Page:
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Microsoft Makes Anti-Piracy Tool Less Intrusive

Microsoft Corp., stung by criticism over the daily phone-home feature within its Windows Genuine Advantage tool, released on Tuesday an upgrade of the anti-piracy software that communicates less with the company's server.

In addition, Microsoft replaced the end user license agreement with one that the company said more clearly explains the purpose of the software and how it operates.

The Redmond, Wash., company came under fire this month following media reports that WGA communicated with Microsoft each time a PC connected to the Internet. In addition, critics complained that the company mislabeled the software as a "critical update" when it was distributed through the Windows Update feature in XP, and then gave no way to remove it.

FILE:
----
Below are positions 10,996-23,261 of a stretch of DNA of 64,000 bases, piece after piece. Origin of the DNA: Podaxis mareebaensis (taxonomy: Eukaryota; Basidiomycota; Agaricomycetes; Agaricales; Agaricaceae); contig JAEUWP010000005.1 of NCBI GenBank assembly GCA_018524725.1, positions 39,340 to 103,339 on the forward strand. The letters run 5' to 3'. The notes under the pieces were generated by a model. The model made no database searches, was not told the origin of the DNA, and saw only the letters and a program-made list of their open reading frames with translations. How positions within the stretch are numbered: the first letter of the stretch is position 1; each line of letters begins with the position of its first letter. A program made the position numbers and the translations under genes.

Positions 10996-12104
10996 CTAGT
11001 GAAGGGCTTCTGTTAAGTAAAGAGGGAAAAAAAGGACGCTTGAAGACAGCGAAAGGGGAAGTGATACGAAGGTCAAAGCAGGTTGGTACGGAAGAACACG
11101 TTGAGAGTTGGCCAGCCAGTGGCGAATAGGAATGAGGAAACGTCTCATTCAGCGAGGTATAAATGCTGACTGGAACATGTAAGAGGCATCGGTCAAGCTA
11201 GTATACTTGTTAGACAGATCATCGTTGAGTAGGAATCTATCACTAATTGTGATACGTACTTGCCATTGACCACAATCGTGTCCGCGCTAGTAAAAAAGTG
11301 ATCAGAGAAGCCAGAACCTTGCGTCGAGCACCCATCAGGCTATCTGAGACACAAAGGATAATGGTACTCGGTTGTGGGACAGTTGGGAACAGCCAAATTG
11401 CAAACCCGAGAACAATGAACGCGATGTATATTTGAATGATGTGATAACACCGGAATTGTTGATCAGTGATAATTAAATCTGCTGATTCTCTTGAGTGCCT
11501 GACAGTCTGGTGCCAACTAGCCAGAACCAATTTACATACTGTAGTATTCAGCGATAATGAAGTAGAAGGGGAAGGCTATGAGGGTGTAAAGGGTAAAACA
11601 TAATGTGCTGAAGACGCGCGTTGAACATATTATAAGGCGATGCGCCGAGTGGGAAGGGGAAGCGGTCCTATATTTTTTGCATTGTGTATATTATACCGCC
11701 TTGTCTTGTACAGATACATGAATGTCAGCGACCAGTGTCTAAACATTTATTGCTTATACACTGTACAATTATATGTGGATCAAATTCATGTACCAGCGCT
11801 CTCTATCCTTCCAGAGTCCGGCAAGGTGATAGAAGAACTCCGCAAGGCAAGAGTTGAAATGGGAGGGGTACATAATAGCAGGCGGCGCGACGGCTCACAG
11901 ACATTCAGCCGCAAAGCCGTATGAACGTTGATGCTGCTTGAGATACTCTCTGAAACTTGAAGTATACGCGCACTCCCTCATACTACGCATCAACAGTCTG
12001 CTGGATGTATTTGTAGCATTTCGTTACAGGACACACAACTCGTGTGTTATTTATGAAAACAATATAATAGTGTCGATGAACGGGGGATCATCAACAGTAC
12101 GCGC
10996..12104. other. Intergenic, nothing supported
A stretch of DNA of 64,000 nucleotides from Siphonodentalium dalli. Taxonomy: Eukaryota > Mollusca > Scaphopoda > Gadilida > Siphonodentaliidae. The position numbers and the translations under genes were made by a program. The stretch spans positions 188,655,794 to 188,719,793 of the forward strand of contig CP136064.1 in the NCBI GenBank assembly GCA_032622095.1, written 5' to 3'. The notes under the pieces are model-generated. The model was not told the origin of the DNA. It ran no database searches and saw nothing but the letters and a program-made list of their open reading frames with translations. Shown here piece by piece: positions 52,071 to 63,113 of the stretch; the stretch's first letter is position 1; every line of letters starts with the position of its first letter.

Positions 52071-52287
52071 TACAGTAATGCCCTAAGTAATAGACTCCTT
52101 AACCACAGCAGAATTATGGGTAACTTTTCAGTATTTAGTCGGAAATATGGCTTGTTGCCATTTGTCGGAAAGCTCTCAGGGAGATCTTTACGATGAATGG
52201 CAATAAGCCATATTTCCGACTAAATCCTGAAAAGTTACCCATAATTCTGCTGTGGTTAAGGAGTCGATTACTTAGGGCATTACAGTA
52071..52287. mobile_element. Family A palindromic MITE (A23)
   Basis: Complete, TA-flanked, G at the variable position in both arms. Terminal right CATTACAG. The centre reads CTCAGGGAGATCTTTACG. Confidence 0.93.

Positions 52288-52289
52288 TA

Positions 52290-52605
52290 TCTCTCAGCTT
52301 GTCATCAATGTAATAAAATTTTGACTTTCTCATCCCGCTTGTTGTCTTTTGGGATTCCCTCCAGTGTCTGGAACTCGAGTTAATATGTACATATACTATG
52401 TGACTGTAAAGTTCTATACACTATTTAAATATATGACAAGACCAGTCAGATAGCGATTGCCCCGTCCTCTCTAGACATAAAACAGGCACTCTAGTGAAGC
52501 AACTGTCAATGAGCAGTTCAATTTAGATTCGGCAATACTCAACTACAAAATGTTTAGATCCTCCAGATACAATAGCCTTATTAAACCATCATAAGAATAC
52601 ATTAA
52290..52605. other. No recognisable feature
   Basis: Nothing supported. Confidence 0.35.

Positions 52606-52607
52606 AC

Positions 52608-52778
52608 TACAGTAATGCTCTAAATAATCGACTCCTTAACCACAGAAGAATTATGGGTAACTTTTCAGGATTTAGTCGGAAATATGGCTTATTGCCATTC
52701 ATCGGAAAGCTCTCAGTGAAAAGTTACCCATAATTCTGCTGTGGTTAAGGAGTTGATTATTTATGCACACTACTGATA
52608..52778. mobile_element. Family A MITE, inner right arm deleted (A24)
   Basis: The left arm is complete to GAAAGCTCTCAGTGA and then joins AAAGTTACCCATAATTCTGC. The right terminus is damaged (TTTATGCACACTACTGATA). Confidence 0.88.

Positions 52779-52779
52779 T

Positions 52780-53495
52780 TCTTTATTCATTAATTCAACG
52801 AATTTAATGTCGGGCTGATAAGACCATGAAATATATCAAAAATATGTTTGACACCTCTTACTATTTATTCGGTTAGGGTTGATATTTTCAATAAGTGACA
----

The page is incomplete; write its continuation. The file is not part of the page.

Microsoft at the time acknowledged that it made mistakes in trying to get WGA in as many PCs as possible and promised to make changes. In general, WGA checks that the version of Windows XP running on a PC is a legal copy.

To correct previous mistakes, the WGA upgrade no longer calls to Microsoft servers each time a computer launches on the Web. Instead, the software will validate the copy of Windows when first installed, and only run the check again when a new version of the tool is deployed.

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